- Pre-IPO companies are generally private companies having an intention to go public.
- Pre-IPO allows shareholders and investors to transact in private companies before they go public.
- The absence of SEC scrutiny and lack of adequate information about these companies in public may make the stocks less liquid and risky.
Most ordinary people might be aware of an initial public offering or an IPO in the stock market but perhaps less familiar with a pre-IPO or pre-initial public offering.
So let us understand first what an IPO is and then what a pre-IPO placement is.
What is an IPO?
When a private firm wants to go public, it offers shares to the public through a process called initial public offering or IPO. For this purpose, the company gets listed on the stock exchange, and receives a ticker symbol, with a pledge to follow the exchange's trading rules. Stock listings give firms more opportunities to attract potential investors, including retail traders.
For an initial public offering (IPO), the company must file for registration with the SEC. The companies with a pre-IPO valuation of US$1 billion or more are called unicorns. Thus, IPOs offer more opportunities to attract many investors and grow quickly.
In addition, the stock becomes liquid after the public offer.
What is pre-IPO?
A pre-IPO is an offer for investment in a private company. The comparatively younger and smaller companies raise capital to become big so that they can further expand and go public one day. Pre-IPO companies are generally private companies with an intention to go public.
Many investors look for pre-IPO companies to make money when stocks get listed. But they must stay invested for a lock-in period, meaning they must hold the stocks for a fixed period after the company goes public. It is to stop buyers from selling them soon after the IPO.
But as the saying goes: high-risk brings high gain, early investors might have a chance to earn more than those entered at a later stage.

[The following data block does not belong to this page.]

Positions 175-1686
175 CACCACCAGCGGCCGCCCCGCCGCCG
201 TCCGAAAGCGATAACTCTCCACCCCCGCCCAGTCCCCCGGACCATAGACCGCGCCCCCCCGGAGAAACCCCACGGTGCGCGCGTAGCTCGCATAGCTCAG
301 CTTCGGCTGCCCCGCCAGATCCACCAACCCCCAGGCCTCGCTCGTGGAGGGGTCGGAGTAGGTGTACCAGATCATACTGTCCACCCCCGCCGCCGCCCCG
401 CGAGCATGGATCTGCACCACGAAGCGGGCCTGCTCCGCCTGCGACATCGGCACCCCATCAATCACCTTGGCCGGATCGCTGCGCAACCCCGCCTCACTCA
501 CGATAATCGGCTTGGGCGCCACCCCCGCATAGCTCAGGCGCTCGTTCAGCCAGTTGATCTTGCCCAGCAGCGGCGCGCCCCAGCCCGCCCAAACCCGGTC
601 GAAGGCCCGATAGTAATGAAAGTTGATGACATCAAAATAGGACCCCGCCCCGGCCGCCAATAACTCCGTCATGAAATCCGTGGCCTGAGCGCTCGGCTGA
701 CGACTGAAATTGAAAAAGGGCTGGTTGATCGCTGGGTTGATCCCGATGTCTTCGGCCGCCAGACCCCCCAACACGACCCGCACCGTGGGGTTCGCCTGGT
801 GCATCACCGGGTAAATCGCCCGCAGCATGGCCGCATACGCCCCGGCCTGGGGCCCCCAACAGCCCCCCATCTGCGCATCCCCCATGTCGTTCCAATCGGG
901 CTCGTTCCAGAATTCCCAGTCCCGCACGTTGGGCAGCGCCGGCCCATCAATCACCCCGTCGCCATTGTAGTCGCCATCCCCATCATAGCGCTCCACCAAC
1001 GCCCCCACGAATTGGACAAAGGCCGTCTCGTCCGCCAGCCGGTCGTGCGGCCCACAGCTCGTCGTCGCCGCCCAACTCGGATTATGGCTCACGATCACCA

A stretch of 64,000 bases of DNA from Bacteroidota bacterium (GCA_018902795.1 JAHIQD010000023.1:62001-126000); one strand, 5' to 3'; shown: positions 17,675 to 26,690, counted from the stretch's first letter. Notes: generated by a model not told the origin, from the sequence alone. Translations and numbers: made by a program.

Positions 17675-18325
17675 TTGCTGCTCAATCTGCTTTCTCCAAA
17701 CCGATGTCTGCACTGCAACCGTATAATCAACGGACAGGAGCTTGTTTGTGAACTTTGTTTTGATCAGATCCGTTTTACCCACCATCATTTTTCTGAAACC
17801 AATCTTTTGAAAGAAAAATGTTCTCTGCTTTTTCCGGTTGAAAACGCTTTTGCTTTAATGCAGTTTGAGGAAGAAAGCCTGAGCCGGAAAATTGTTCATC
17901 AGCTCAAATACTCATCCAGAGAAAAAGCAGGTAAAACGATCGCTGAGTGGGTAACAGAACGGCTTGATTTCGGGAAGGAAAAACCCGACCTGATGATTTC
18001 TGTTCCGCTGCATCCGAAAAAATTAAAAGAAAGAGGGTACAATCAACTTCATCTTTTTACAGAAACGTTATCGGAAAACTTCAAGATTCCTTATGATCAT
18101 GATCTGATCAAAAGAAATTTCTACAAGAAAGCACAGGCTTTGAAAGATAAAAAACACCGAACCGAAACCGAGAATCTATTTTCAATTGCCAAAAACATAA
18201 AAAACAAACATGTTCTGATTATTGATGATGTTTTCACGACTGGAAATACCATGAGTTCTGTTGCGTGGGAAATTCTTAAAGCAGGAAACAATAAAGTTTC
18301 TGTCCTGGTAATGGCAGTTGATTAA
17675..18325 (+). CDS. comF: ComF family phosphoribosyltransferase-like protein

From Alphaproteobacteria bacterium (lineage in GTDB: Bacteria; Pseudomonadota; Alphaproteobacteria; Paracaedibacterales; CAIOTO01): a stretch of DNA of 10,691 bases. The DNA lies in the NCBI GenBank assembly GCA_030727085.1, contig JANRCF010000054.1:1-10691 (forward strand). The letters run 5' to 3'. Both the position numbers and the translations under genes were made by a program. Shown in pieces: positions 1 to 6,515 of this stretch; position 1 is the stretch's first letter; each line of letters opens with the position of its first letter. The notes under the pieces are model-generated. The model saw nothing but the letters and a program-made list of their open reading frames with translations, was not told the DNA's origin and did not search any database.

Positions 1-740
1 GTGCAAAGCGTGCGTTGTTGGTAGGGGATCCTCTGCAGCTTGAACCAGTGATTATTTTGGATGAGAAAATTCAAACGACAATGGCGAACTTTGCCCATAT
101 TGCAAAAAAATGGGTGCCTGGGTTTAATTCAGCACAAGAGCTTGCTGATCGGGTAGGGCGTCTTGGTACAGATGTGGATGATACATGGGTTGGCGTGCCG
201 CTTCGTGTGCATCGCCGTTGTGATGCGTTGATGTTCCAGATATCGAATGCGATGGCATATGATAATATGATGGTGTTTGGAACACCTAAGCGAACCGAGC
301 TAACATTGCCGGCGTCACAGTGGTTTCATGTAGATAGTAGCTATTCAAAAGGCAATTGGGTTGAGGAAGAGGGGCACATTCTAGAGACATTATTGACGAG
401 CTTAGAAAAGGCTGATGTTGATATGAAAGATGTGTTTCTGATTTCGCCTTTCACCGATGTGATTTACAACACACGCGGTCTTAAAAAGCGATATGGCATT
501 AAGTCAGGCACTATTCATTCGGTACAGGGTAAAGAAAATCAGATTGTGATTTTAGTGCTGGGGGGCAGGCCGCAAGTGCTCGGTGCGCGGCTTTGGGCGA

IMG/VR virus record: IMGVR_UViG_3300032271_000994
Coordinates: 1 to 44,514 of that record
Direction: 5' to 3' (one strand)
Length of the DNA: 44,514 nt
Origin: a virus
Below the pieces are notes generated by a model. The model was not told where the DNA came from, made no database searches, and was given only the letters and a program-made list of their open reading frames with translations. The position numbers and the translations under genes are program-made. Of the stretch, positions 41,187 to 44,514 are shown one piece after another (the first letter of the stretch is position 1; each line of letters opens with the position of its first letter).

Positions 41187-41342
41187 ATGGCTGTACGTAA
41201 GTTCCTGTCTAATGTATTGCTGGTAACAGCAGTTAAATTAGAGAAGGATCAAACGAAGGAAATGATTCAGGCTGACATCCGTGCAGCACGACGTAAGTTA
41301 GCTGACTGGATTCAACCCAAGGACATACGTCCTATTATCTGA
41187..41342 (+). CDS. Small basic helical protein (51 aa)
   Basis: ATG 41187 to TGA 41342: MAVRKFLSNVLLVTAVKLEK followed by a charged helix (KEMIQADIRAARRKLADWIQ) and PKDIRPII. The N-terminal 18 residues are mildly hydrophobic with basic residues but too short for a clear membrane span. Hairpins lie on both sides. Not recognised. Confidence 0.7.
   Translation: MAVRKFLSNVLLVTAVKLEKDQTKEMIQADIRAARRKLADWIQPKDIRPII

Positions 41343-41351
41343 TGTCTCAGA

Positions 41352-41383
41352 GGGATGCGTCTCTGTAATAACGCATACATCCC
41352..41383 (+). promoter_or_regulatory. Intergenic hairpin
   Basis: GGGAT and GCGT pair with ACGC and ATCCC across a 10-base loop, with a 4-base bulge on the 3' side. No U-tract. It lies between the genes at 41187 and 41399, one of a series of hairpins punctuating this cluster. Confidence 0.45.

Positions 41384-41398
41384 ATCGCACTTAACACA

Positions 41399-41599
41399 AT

While IPO hopefuls need to register with SEC to go through the customary scrutiny, private companies do not need to wait for approval to raise funds. But, if they decide to go public in the future, they will have to register with the stock market regulator.
Source – Pixabay
Pre-IPO placement means the sale of private company shares before their exchange listing. Typically, investors, like private equity firms, angel investors, venture capitalists, hedge funds, etc., invest in such shares. But because of the risks involved in a pre-IPO placement, buyers can get a decent discount on the share prices compared to the proposed IPO rates.
Conversely, pre-IPO placement gives a chance to private companies to reduce the risk involved in an IPO process; for instance, if it remains undersubscribed or does not go as planned.
Likewise, for buyers, it is a win-win situation because they get them at a rate discounted, although there are risks. Besides, investors might not always get to buy shares in an IPO.
However, in a pre-IPO placement, there is no guarantee that the company would go public one day. So, the discounted share price, in a way, is to compensate for that risk.
Also Read: Expensify IPO: How to buy EXFY stock?
Generally, pre-IPO placement is for high-net-worth individuals with adequate knowledge of the financial market. Some experts believe pre-IPO share purchase might be more profitable. However, investors must exercise due diligence before investing in an IPO or pre-IPO.
How to invest in pre-IPO companies?
Earlier, only high-net-worth individuals could participate in a pre-IPO, but now anyone can invest. Pre-IPO shares can be bought from online platforms or intermediaries, which purchase them from company employees (ESOP) or existing investors and sell them to new investors.
An investor should choose a trustworthy intermediary or platform for the pre-IPO purchase. They can also check relevant information from the company websites or through brokers.
Here are some platforms that offer pre-IPO investment opportunities.
It is based in New York and serves over 300 companies. The combined market cap of these companies is estimated to be around US$1075 billion. The Equity Zen platform provides access to pre-IPO and late-stage technology companies to accredited investors. By leveraging technology and market experience, such platforms are making big strides in recent times.
Forge Global, Inc. is a global private securities marketplace that leverages technology, proprietary data, and partner coalition to offer a private market ecosystem.
The company offers private company shareholders to sell their shares on its platform and connect with more than 125,000 individual and institutional buyers. In addition, Forge Global enables stock transfers compliant with the company's protocols.
Finally, experts believe pre-IPO share purchase has risks, but also provide an opportunity to benefit in the long term. Since they are bought at discounted rates, investors can earn when the stocks get listed and their value rise. Typically, unlisted shares have less price volatility than the listed ones. Still, investors must exercise due diligence before investing in the stock market.